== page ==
Horla Varlan This week, the OCW Consortium is holding its annual meeting, celebrating 10 years of OpenCourseWare . The movement to make university-level content freely and openly available online began a decade ago, when the faculty at MIT agreed to put the materials from all 2,000 of the university’s courses on the Web. With that gesture, MIT OpenCourseWare helped launch an important educational movement, one that MIT President Susan Hockfield described in her opening remarks at yesterday’s meeting as both the child of technology and of a far more ancient academic tradition: “the tradition of the global intellectual commons.” We have looked here before at how OCW has shaped education in the last ten years, but in many ways much of the content that has been posted online remains very much “Web 1.0.”
The Commons Deed is not a license. It is simply a handy reference for understanding the Legal Code (the full license) — it is a human-readable expression of some of its key terms. Think of it as the user-friendly interface to the Legal Code beneath. This Deed itself has no legal value, and its contents do not appear in the actual license.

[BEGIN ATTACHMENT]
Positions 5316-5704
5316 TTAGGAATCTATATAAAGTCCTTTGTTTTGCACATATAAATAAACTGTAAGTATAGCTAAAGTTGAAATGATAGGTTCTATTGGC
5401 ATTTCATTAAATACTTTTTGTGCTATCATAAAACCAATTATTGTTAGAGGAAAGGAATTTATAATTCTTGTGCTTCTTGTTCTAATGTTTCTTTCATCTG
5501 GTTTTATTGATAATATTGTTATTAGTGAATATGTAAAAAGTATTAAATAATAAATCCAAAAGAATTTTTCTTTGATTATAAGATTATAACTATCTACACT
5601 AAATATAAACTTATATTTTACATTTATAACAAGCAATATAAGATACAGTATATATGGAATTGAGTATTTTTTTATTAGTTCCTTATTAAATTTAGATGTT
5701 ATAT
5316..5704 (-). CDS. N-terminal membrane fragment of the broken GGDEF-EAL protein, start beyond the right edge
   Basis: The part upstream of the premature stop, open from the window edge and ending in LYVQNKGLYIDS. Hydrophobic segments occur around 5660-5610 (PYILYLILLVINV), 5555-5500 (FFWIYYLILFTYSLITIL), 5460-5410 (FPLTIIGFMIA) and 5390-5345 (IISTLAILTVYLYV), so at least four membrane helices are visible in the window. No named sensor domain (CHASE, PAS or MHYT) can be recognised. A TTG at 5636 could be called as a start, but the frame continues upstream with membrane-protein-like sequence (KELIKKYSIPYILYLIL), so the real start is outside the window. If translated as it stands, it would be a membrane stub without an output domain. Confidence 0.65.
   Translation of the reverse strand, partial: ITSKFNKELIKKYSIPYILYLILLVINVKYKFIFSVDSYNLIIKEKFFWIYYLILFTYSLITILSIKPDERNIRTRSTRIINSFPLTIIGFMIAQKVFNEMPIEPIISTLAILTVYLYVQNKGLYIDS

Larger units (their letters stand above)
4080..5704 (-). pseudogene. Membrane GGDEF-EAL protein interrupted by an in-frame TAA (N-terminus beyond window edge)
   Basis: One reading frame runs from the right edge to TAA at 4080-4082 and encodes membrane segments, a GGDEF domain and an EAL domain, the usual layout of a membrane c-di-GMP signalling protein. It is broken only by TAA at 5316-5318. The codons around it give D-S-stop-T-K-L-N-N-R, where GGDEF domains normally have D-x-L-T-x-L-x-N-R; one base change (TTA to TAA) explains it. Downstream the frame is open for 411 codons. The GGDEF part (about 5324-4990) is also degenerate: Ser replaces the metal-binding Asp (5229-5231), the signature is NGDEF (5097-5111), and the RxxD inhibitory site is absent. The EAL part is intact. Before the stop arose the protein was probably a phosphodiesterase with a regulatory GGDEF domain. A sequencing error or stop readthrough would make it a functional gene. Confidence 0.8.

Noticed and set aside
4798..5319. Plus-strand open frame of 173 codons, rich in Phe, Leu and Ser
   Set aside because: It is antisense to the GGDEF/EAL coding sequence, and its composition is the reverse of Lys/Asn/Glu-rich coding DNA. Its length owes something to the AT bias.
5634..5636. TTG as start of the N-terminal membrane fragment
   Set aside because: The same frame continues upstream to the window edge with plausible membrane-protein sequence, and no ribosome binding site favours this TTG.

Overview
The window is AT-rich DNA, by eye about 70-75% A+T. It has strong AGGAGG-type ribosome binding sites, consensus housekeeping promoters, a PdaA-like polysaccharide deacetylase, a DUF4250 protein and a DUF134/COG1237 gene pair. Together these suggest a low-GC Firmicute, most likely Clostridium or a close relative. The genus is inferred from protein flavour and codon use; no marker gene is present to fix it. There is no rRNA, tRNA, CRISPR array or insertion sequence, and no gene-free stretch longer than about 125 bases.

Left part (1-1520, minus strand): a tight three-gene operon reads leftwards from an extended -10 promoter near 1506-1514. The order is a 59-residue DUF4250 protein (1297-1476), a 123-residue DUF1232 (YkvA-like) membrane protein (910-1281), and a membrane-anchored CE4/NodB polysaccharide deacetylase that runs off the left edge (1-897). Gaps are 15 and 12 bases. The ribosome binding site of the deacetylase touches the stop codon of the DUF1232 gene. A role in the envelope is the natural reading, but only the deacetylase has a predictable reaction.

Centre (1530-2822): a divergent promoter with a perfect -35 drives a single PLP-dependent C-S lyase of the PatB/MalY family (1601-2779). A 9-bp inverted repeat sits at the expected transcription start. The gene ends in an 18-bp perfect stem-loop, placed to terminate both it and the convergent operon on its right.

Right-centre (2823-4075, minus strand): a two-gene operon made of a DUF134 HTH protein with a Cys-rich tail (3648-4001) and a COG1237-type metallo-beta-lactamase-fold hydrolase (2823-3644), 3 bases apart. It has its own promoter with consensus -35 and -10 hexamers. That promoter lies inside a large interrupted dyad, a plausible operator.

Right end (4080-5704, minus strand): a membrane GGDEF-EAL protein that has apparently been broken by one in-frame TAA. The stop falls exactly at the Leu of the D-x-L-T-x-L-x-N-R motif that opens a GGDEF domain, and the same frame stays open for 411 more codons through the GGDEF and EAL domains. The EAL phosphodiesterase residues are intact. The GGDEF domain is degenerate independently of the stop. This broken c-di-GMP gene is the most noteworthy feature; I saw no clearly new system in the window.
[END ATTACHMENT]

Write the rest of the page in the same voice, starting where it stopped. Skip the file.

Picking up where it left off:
I see a lot of emails, Tweets, and blog postings that include free materials from both corporations and individuals included in lists of "open education resources" or OERs. I always have to let people know that I am not anti-corporate: I am using a corporately produced computer and posting to a corporate blog. So why so picky about licensing? Because open licenses mean sustainability . We have a good basic definition of OERs from Stephen Downes : "Open educational resources are materials used to support education that may be freely accessed, reused, modified and shared by anyone."